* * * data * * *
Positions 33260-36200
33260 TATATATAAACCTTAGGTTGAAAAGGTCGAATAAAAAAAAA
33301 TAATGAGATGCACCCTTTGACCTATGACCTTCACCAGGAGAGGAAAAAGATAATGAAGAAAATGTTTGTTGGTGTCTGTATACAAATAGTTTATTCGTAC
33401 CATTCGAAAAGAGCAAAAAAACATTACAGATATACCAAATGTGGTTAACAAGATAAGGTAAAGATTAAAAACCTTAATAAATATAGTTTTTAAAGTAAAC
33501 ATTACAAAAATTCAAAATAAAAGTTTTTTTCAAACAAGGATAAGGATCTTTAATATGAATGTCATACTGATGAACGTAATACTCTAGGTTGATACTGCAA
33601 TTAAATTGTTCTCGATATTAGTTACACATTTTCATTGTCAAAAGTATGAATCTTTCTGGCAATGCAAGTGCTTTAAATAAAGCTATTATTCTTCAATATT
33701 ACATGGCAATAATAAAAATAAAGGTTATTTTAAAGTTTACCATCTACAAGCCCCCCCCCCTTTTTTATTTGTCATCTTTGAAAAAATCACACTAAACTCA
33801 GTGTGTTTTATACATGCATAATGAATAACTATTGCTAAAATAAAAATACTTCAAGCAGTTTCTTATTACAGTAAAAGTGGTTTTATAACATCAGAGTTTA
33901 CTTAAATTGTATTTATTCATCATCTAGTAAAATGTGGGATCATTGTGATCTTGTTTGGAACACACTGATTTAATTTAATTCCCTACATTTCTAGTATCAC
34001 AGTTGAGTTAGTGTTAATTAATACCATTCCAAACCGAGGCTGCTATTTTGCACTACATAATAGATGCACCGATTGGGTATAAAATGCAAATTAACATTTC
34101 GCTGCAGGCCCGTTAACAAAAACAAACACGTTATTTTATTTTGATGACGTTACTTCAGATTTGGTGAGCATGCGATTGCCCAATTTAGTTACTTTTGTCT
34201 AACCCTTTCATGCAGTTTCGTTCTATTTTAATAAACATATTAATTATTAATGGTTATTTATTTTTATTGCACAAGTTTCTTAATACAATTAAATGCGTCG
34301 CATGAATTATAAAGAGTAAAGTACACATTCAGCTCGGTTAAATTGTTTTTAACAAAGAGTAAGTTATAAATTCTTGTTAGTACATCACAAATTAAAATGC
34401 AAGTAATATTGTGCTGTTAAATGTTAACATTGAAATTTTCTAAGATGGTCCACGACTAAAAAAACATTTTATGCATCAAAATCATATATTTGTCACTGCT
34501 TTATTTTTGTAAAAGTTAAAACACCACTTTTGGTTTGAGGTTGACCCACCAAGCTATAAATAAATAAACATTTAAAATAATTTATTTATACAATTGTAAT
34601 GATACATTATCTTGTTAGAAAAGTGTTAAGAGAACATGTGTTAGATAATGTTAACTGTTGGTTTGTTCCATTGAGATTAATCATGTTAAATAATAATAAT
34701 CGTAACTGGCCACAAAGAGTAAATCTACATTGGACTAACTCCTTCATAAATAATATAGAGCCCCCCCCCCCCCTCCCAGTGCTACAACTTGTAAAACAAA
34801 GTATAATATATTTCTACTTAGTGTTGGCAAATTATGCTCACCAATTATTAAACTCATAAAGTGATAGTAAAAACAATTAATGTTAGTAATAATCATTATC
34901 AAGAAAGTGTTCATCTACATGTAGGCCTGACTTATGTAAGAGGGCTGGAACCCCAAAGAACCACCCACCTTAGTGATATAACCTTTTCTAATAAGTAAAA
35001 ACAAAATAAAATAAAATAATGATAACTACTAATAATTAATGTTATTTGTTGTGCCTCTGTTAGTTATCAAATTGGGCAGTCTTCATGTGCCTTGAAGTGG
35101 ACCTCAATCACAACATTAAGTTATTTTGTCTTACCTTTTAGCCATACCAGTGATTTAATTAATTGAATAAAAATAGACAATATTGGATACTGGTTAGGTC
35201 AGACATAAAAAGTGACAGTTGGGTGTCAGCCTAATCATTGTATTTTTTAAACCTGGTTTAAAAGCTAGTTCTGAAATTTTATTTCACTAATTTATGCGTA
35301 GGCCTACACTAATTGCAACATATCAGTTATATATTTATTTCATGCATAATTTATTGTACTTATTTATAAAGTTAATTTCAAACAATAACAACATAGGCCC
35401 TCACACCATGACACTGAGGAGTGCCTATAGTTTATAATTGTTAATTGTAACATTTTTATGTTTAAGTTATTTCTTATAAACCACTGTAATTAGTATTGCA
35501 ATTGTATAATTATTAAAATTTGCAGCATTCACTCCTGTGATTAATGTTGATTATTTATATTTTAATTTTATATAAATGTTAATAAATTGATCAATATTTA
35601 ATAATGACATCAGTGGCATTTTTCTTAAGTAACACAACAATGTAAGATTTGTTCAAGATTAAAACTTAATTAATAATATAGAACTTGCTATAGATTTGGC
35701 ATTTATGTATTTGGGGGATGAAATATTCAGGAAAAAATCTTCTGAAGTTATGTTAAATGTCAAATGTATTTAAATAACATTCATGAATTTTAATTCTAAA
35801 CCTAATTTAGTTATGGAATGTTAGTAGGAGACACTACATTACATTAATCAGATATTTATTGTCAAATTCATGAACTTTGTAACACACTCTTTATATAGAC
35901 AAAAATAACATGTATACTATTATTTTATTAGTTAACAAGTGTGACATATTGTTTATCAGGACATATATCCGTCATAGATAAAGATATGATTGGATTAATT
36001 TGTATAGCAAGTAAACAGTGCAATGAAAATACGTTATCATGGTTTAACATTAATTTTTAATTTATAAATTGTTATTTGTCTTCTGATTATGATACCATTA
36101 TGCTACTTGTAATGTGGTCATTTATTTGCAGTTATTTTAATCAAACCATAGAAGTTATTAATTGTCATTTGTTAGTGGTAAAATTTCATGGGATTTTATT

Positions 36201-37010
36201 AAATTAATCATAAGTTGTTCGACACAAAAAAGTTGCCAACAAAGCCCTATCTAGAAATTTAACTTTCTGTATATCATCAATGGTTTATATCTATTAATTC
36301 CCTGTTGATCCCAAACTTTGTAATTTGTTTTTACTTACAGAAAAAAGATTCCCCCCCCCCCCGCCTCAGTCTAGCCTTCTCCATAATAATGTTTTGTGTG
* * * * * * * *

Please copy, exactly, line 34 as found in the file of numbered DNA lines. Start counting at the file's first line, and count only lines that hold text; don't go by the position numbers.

36301 CCTGTTGATCCCAAACTTTGTAATTTGTTTTTACTTACAGAAAAAAGATTCCCCCCCCCCCCGCCTCAGTCTAGCCTTCTCCATAATAATGTTTTGTGTG